The Song Project

Mark Rapp & Derek Lee Bronston: The Song Project
Derek Lee Bronston: guitar/vocals
Mark Rapp: trumpet, didgeridoo
Greg Gonzalez: drums, percussion
Trumpeter Mark Rapp is featured alongside Esperanza Spalding, Roy Hargrove, Joshua Redman, Dave Brubeck, The Bad Plus and others on Disney’s 2011 release “Everybod Wants to be a Cat”. Voted a “Top Emerging Trumpeter” by Downbeat Magazine, Rapp has recorded with GRAMMY-nominated pianist Gerald Clayton, saxophone great Don Braden and has played sold-out shows the Blue Note (NY), Yoshi?s (San Fran) and such venues as the JVC Newport Jazz Festival, Dizzy?s at Jazz Lincoln Center, JazzTime Festival (Croatia), Jazzland (Vienna), Jazz Standard (New York) and more. The Song Project’s Art of the Song, vol.1, was released as an industry first “Applum”. Find out more: and
Derek Lee Bronston, guitarist, vocalist and songwriter has been on the NY music scene since the 90?s playing and recording both as a band leader and sideman equally. He has received consistent praise from the Jazz, Rock and Americana/Country scenes. As well as getting extensive airplay and critical acclaim as a leader with his Jazz CD Longing (featuring Tom Harrell), with rock bands The Hush and Mostley and more recently with his Americana/Country recording ?Empty River?. Derek Lee has played as a sideman with Cecil Taylor, Billy Bang, The Great Shakes, Heather Greene, Cooley?s Hot Box and Branford Marsalis to name a few. Find out more: and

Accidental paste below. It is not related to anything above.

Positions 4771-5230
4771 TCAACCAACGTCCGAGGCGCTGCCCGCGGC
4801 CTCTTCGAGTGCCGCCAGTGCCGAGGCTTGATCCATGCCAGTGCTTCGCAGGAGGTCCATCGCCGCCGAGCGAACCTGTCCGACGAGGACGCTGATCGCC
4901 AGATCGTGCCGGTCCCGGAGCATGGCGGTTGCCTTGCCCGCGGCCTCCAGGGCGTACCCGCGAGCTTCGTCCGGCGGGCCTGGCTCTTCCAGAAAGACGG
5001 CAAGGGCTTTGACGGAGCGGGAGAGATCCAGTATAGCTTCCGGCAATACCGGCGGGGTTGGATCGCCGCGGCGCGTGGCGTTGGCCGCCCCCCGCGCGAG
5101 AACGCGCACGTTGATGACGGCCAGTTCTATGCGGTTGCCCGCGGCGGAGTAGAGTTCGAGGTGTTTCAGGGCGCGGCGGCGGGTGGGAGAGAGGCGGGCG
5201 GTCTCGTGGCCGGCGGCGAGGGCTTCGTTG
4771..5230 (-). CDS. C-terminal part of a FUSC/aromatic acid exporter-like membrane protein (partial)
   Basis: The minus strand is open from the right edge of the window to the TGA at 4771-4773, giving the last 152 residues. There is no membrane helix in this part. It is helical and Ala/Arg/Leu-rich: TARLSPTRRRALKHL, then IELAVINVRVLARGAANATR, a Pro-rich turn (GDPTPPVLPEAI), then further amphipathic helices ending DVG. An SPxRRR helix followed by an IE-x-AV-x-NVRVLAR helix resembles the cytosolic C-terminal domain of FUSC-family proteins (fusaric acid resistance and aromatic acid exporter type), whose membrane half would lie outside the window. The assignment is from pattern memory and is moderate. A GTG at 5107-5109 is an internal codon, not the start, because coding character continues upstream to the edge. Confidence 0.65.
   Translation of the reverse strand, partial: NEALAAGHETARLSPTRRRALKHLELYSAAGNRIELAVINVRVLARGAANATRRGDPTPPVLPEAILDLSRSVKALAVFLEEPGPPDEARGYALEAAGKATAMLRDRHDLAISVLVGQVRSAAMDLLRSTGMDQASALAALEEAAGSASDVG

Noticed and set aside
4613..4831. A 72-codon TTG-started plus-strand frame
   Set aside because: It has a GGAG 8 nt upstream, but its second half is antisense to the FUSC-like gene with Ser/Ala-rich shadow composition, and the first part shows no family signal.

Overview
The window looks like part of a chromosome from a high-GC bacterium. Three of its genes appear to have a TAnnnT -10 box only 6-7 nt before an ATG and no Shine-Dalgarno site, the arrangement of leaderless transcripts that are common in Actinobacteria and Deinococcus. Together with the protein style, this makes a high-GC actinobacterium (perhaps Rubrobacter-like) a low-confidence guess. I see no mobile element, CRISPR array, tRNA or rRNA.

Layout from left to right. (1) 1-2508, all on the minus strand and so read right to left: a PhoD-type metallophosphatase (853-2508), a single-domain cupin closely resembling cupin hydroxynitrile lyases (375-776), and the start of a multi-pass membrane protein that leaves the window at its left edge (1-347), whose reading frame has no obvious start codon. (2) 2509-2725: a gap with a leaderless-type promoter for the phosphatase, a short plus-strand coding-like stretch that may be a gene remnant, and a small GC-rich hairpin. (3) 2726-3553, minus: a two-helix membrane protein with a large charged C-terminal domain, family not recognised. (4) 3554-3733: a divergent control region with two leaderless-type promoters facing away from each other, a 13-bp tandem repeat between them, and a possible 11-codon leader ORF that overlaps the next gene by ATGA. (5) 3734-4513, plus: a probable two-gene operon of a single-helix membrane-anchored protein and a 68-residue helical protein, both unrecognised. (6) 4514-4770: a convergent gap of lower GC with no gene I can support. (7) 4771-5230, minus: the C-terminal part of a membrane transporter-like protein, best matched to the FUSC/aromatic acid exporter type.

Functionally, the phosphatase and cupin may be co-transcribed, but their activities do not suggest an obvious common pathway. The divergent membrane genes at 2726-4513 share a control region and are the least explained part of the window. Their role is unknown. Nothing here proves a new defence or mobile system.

Greg Gonzalez is drummer and associate-conductor for the Tony award winning Braodway Show “Fela!” and has played and/ore recorded with Beyonce, Patti LaBelle, Ron Affif, Ben Alison, Gerald Clayton, Jazz Mandolin Project and more. He has appeared on The Late Show with David Letterman, The View, Good Morning America, Jimmy Fallon and more.
Rapp is quickly developing a reputation as a superb interpreter and great stylist, willing to tackle the history of this music with his eyes on the past and his mind on the present and future of this music.” –, Dan Bilawsky
Bronston’s writing uniquely straddles the worlds of ECM-ish impressionism and straight-ahead blowing, making simultaneously relaxing and muscular.” – Cadence
Rapp has his own way of defining jazz, which keeps its standard principles while delving into the experimental side.”
– JazzTimes
Bronston growls and moans like a male Lucinda Williams.” – Performing Songwriter